Summer layoffs of nonteaching personnel by area school systems and private institutions is being fingered as the principal culprit in an upward tilt of Bradley County’s unemployment rate to 8.4 percent in June.
This is a seven-tenths of 1 percent rise from the May revised rate of 7.7.
The decline in employment in the Local Government sector — which includes the school systems — and in Education and Health Services, which picks up private schools and nursing homes, is being pegged as seasonal by Larry Green, labor market analyst for the Tennessee Department of Labor and Workforce Development.
As bad as the news seems, it could have been worse. Although an untold number of school system workers left their non-contract positions for the summer, their loss from Bradley County employment rolls was partially offset by slight gains in construction, manufacturing, retail trade and tourism.
“We fully expected it and it’s not out of the ordinary at all to see the rate go up like it did [in June],” Green explained.
It happens each year, with the only uncertainty being whether other jobs sectors will be strong enough to help offset the drop, he said. In this case, slight gains in a handful of other industries kept the local jobless mark on the charts.
Even at 8.4 percent, Bradley County’s unemployment remained the 21st lowest of Tennessee’s 95 counties. Bordering counties, including the much larger metropolitan jurisdiction of Chattanooga and Hamilton County, weren’t so fortunate.
A few of Bradley County’s neighbors, and their rates for June, included Hamilton, 8.8 percent, up from 8.2 in May; McMinn, 9.9, up from 9.6; Meigs, 10.7, up from 10.2; Monroe, 11.6, up from 11.1; Marion, 9.9, up from 9.4; and Rhea, 12.8, up from 11.8. Polk County turned in strong numbers at 9 percent, representing only a slight increase from 8.8 in May. Green said Polk County is continuing to benefit from tourism thanks to its popular rafting season.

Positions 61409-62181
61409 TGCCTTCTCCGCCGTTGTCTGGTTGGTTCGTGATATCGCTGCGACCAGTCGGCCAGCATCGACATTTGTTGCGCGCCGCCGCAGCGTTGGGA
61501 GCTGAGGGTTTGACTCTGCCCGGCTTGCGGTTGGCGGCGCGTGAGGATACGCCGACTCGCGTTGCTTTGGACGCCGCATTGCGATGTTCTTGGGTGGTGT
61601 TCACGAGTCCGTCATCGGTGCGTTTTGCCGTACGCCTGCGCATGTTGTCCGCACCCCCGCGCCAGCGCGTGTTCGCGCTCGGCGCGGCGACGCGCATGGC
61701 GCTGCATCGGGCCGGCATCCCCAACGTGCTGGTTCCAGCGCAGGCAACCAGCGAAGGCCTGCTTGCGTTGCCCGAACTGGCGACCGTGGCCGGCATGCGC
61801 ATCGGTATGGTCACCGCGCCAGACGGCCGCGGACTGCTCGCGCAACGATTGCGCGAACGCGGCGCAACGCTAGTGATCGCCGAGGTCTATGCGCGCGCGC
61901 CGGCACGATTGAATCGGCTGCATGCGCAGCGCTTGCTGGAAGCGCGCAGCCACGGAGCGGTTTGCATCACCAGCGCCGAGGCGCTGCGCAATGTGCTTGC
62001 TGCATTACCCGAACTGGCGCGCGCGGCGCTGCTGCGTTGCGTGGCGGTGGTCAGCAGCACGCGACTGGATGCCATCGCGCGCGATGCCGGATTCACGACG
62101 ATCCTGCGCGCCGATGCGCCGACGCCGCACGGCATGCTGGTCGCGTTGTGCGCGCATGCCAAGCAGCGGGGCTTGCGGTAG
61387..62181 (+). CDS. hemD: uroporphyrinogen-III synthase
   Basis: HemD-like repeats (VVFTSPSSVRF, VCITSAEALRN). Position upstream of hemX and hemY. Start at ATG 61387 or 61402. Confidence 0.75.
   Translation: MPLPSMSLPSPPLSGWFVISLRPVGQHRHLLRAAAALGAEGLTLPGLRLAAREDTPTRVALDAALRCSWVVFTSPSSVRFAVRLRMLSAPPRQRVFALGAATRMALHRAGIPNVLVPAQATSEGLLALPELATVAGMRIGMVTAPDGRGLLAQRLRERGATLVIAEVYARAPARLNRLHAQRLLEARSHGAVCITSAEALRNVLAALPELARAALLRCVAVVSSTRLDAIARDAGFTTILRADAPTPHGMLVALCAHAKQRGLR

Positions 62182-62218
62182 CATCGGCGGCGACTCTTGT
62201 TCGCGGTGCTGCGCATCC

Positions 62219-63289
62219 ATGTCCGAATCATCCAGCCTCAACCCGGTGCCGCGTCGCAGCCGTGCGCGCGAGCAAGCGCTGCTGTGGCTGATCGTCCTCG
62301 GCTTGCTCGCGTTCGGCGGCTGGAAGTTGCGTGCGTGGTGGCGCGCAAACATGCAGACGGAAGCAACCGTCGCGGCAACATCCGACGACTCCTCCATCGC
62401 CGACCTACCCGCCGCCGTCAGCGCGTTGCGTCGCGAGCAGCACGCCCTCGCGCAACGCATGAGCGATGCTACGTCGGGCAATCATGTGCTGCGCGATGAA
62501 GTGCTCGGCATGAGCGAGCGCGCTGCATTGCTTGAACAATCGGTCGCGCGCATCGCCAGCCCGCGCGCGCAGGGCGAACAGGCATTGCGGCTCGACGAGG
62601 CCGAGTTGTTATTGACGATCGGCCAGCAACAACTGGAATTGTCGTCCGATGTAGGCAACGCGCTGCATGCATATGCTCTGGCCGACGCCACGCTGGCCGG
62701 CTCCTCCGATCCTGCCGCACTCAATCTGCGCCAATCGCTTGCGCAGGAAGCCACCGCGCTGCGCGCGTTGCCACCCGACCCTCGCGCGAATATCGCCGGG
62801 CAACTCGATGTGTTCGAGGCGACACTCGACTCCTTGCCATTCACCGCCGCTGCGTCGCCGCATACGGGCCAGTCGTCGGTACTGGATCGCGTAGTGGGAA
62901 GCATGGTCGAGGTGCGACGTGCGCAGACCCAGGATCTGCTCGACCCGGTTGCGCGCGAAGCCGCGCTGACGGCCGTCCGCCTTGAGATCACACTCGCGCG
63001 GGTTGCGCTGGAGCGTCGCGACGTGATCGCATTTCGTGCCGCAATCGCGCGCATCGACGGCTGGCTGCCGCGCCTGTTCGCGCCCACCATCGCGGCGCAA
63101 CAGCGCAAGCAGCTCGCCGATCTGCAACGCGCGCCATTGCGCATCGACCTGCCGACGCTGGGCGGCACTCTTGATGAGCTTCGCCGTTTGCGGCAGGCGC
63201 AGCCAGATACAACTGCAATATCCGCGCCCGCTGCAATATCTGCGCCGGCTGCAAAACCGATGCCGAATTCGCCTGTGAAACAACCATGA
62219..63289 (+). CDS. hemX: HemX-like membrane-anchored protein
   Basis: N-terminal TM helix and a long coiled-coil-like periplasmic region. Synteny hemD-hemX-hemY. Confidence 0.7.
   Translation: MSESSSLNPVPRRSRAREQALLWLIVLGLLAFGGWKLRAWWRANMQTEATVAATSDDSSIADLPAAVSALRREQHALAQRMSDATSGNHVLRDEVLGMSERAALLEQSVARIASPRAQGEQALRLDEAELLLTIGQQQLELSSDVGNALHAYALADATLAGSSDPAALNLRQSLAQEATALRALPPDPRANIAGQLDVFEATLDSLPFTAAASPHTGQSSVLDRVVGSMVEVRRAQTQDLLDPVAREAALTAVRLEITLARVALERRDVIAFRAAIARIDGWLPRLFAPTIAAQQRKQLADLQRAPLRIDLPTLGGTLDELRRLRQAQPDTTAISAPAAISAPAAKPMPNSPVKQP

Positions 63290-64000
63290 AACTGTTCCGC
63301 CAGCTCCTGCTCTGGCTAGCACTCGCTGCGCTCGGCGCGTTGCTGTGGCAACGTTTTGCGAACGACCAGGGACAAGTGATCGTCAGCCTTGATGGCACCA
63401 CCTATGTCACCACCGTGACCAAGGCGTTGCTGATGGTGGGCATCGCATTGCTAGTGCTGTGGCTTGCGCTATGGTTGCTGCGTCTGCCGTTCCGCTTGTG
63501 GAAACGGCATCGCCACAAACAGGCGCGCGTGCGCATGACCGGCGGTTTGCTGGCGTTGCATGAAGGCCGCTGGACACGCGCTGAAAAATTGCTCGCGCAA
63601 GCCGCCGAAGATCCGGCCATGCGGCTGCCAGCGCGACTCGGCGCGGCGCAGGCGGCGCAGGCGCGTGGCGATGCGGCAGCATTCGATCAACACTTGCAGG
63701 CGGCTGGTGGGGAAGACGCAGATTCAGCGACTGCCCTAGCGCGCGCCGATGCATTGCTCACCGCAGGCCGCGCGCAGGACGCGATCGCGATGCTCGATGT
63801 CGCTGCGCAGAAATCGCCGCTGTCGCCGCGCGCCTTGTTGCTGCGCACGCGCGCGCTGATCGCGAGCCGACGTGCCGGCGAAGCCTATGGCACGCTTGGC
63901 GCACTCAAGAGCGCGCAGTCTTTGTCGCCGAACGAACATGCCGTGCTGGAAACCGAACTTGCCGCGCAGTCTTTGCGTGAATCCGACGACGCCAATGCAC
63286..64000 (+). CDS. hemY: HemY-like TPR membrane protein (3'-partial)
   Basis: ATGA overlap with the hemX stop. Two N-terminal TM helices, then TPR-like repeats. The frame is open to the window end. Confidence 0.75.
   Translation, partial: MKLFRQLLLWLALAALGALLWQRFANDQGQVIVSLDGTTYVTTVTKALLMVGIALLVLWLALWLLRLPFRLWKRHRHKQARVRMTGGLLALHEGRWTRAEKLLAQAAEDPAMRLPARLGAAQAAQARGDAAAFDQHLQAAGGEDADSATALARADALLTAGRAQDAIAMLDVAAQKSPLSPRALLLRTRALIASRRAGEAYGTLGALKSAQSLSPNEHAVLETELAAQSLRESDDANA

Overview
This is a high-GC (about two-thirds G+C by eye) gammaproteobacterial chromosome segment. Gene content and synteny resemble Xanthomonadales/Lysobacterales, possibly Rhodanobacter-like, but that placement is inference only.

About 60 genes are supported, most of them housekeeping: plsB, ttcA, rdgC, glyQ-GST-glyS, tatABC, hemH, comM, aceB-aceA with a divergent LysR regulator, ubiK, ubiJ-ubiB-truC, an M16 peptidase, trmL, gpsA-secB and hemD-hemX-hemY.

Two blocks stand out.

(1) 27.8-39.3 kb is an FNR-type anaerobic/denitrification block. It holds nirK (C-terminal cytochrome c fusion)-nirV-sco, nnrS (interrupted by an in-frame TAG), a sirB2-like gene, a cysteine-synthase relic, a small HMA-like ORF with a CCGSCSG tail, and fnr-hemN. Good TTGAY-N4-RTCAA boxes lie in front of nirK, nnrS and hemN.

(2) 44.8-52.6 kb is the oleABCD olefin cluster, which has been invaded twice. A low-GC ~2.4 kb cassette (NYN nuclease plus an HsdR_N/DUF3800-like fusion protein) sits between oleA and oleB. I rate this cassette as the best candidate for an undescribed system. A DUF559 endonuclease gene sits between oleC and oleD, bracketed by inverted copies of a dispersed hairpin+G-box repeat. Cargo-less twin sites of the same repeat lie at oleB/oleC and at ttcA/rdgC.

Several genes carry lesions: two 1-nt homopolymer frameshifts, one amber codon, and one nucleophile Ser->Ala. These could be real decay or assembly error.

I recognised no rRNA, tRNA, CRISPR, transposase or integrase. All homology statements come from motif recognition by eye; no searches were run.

This Leisure and Hospitality category also benefits Bradley County because of the number of hotels and restaurants that see increased business during tourism’s summer months, Green pointed out.
Southeast Tennessee wasn’t alone in slight increases in jobless marks. Statewide, 91 counties witnessed a hike in joblessness and four stayed the same. No counties reported a decrease.
Across the state, the unemployment rate ranged from 5 to 9.9 percent in 47 counties, and 10 percent or higher in 48 counties.
“I’m always pleased when [Bradley County] comes in under Hamilton County ... because metropolitan areas will normally have lower unemployment rates than smaller counties,” Green said. “It’s always a positive sign [for Bradley County] when it is doing better than Hamilton.”
He added, “[Bradley County] had the lowest rate of any county that touches its borders, and that includes Hamilton. That’s just a sign that Bradley County is as strong or stronger economically, from an unemployment rate viewpoint, than any of the counties [in the Southeast Tennessee region].”
Although Bradley County “... is hanging right in there,” Green said this year’s June rate exceeds the same month last year when the jobless mark was 8.2 percent.
“[But] two-tenths of a point is not considered significant,” he added.
June’s national jobless rate was 7.6 which remained the same from May. The Tennessee rate was 8.5, up from 8.3 in May.
“On the whole, we did pretty much what you would expect for the month of June,” Green said. “Industries that were supposed to go down did go down. In July, you don’t see the big dropoff in the schools, [although] they won’t start adding back until August.”
In other words, barring any major, unexpected shifts in employment — whether it is a layoff or sudden hiring — the jobless mark in July should come in at about the same level, Green projected.
“I hope to see a slight decline in the rate by August,” which is when non-contract employees begin returning to their school system jobs, he noted.
“If seasonal trends continue, [Bradley County] should be alright,” Green said.
Statewide, counties with the lowest unemployment rates included Williamson County, 6.1 percent; Lincoln, 6.2; Wilson, 6.9; Sumner, 7; Davidson and Blount, 7.1; Rutherford, 7.2; Knox and Robertson, 7.3; and Cheatham, 7.4.
Counties with the highest jobless marks included Scott County, 18.1; Lauderdale and Hancock, 14.1; Gibson, 13.1; Van Buren, 12.9; Weakley and Rhea, 12.8; Lawrence and Carroll, 12.6; and Hardeman, 12.5.